Joint responsibility


Joint and several liability consists of the possibility that a creditor with a plurality of debtors can enforce the entire debt to only one of the debtors.

That is, joint liability allows the lender to collect the entire loan granted to only one of the debtors of the respective group of borrowers.

This joint liability benefits the creditor who can go against the debtor that he deems appropriate to collect his debt. Likewise, the fact that one of the debtors is liable for the entire debt does not exonerate the rest, since the debtor who has paid the debt may demand that the rest of the co-debtors pay him their corresponding part.

The purpose of this responsibility is to protect the debt for the creditor by facilitating its collection.

Requirements of joint and several liability

In order for joint liability to arise, it must be fulfilled with:

  • Existence of a link between two parties. It does not have to be a monetary debt, although it is the most common.
  • Plurality of debtors. If there is only one debtor, there is no possible solidarity, since only that debtor will have the obligation to respond for the debt.
  • It is not necessary that there be a plurality of creditors, but there may be joint and several liability existing both a plurality of creditors and debtors. Any creditor may request from any debtor the full performance of the due provision. If there are a plurality of creditors, and only one of them collects the debt, it must deliver the corresponding part to the co-creditors.
  • This solidarity must be expressly agreed. It is not presumed.

Differences with other types of responsibility

It is necessary to differentiate between three types of responsibility: joint, joint and subsidiary.

  • Subsidiary liability: There are no several major debtors. There is only one main debtor and a few subsidiary debtors. This means that the contract has established several debtors who will be liable for the debt in the event that the main debtor does not fully comply with his obligation. The creditor has to show that the principal debtor has not fulfilled the obligation.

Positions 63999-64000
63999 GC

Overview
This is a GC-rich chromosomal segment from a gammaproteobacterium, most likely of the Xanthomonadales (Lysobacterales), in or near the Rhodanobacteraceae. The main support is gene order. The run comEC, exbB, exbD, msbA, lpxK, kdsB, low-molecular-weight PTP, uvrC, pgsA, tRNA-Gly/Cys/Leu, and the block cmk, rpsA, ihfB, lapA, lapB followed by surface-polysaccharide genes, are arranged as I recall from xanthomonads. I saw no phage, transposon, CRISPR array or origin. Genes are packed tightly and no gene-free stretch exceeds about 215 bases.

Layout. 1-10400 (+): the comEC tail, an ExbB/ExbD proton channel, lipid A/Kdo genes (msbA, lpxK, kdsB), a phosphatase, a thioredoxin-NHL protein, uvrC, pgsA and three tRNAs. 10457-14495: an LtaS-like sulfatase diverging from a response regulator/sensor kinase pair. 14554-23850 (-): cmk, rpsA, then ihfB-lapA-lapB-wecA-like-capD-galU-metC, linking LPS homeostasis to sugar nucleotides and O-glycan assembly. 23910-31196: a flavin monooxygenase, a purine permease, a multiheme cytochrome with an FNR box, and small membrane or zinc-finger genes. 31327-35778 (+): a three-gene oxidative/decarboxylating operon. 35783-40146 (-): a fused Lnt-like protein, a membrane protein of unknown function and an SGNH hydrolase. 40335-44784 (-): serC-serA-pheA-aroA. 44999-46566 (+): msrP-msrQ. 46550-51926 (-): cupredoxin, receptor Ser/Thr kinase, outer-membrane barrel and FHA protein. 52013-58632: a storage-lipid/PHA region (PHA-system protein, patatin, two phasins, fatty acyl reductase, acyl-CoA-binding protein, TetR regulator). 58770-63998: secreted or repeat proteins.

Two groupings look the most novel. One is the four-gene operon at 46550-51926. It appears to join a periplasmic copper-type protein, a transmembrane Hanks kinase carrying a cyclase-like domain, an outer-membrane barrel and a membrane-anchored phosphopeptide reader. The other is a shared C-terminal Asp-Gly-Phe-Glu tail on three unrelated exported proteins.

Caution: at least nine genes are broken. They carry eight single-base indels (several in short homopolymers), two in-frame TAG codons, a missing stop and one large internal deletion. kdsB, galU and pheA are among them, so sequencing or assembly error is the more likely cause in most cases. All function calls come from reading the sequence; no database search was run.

• Joint liability: There are several debtors and the creditor can only address one debtor, but in that case he can only demand the fulfillment of the debt that corresponds to that debtor only. You may not demand full performance from a single debtor. Each of them is liable only for the debt that has been bound by contract.


To better understand this type of responsibility, we are going to see an example.

A lends $ 100 to B, C, D, E and F to buy machinery for his company and they must repay the amount in a month. Joint and several liability is established in the loan contract.

  • Assumption 1: After a month, A (creditor) does not receive the money from its debtors (B, C, D, E and F). Since joint and several liability is established, A goes to B and demands payment of the $ 100. B will be able to go against his fellow debtors C, D, E and F so that each of them pay him $ 20, which is the debt that would correspond to each one.
  • Assumption 2: After a month, A (creditor) only receives the money from his debtor B who pays him his corresponding part, $ 20. Since joint and several liability is established, A goes to C or to B himself (who has already paid his part of the debt) and demands the payment of the remaining $ 80. C will be able to go against his fellow debtors D, E and F so that each of them pay him $ 20, which is the debt that would correspond to each one.

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